Can’t say I’m looking forward to that.

 

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Week XIII – Open Act Two

2013-4 Murdoch Mysteries Season7 castMURDOCH MYSTERIES

Season 8, Episode 10 (Murdoch and the Temple of Death)

To start the season off on a high note, Murdoch Mysteries pulled off an Indiana Jones-tribute episode that managed to maintain the atmosphere of the regular series while sending Murdoch, Crabtree, and an exotic foreign female doctor on a zany quest for the Holy Grail – complete with a replica Byzantine church in the wilderness, booby-trapped clues, decoys, and archaeological puzzle. Continuity nods to Crabtree as a published author of adventure novels were also a nice touch. Crabtree was inspired to create a dashing rogue of an adventure archaeologist with a deadly fear of…butterflies. (Come to think of it – that would be as scary as snakes if done well.)

MM810_mainAt first glance, this was a tribute to Indiana Jones and had so many references to that series that one could make a drinking game out of it. However, Indiana Jones was an homage series to 1930s film serials, which were in turn inspired by classic caper adventure novels of the Victorian and Edwardian eras. In essence, the type of literature that Crabtree was writing was the grandfather to the Indiana Jones films. The show was able to pay tribute to the descendant by portraying the ancestor.

The best thing about the writing on Murdoch Mysteries is that they are able to both pull off the continuity with modern issues and popular culture while telling viable stories about a 1902 police detective. With the exception of some modern hot-button issues (such as homosexuality) which were even more controversial then, the episodes are as true to the era that they portray as they are to their 21st-century audience. Then as now, people wanted change in their world. They wanted to survive and build a better world for their children. They were a bit less cynical than nowadays – not having yet experienced two world wars and all – but they were very much relatable. They are our ancestors, and by portraying them, the show pays tribute to and portrays us.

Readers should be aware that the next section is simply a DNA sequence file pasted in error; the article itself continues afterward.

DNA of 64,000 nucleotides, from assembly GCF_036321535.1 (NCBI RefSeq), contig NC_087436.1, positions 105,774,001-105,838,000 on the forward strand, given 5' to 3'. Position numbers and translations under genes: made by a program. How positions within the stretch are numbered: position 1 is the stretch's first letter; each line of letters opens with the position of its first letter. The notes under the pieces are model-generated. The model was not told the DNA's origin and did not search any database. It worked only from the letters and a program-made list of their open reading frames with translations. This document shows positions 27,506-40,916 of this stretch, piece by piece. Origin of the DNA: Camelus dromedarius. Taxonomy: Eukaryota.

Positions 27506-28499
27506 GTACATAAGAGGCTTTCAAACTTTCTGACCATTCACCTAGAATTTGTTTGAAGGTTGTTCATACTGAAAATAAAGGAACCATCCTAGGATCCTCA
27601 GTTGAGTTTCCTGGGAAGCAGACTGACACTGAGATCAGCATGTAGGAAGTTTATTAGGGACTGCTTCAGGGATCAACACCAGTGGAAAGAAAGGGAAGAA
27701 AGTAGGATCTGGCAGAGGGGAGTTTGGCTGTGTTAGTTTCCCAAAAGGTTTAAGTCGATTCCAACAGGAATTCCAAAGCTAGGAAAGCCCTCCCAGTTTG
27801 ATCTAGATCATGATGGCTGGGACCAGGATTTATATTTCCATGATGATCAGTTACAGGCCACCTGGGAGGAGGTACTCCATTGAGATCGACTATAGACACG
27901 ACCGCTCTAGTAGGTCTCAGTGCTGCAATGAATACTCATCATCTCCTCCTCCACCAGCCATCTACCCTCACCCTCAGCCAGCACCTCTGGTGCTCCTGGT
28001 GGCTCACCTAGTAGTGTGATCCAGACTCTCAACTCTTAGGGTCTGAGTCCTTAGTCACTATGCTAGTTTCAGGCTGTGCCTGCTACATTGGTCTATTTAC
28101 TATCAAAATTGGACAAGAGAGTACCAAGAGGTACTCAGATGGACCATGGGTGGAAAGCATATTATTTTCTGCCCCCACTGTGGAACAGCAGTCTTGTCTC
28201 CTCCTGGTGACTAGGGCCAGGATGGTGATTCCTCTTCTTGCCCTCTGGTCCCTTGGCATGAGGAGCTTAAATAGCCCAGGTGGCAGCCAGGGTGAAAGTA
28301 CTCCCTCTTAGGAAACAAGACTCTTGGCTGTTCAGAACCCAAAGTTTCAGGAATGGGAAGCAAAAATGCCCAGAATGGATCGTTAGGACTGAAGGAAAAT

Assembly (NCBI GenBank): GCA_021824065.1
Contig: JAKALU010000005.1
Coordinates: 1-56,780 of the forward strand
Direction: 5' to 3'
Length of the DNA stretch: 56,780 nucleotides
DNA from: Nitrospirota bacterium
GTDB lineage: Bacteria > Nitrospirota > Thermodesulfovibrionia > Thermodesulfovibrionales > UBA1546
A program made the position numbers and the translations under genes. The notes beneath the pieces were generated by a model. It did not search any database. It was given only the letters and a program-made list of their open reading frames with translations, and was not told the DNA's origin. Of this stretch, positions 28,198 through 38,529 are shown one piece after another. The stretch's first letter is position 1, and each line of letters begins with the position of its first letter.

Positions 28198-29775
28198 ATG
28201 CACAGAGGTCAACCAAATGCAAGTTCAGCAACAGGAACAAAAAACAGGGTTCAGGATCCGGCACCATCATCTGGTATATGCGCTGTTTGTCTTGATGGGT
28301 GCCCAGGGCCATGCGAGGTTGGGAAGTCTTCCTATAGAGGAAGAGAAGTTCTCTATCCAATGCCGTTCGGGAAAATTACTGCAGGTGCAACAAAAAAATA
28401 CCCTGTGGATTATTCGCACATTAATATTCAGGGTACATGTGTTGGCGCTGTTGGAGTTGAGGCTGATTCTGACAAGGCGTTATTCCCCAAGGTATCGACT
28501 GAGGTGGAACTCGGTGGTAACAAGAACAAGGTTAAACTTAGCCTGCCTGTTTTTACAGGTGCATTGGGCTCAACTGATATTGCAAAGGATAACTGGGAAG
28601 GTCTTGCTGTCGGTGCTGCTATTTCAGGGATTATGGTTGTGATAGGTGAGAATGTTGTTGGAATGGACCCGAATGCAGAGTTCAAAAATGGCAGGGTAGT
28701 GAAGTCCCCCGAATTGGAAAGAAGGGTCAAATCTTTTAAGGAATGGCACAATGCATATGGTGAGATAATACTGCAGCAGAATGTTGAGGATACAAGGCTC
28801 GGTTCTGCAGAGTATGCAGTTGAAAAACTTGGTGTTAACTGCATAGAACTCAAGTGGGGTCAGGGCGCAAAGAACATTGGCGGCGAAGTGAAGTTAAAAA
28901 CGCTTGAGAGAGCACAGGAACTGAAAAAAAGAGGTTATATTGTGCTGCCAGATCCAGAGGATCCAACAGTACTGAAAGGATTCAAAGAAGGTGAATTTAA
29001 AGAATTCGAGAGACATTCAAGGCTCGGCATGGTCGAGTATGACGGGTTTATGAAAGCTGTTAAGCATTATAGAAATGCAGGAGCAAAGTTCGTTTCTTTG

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Season 7, Episode 11 (Castle, P.I.)

As I predicted, Castle got his private investigator’s licence so that he could work with Beckett. While he could no longer accompany his wife at her work, he managed to work on the same case and helped solve it. Like in the earlier seasons, Castle was competing with Beckett and her colleagues. It was a refreshing dynamic considering that Castle and Beckett have been working together now for a number of years. It was fun to see Castle back to his old swagger and whimsy – including setting up an office in an old building that evoked 1940s film noire. On the other hand, it was cute to see how much Castle has influenced the 12th Precinct in seven years. Detective Ryan has especially become prone to seeing conspiracy theories and to think outside the box.

I do think that the next few episodes featuring Castle as a private investigator will be an enjoyable storyline. Yes, there will be more tension – but that was what attracted us to the show in the first place.ARYE GROSS, SEAMUS DEVER, NATHAN FILLION, JON HUERTAS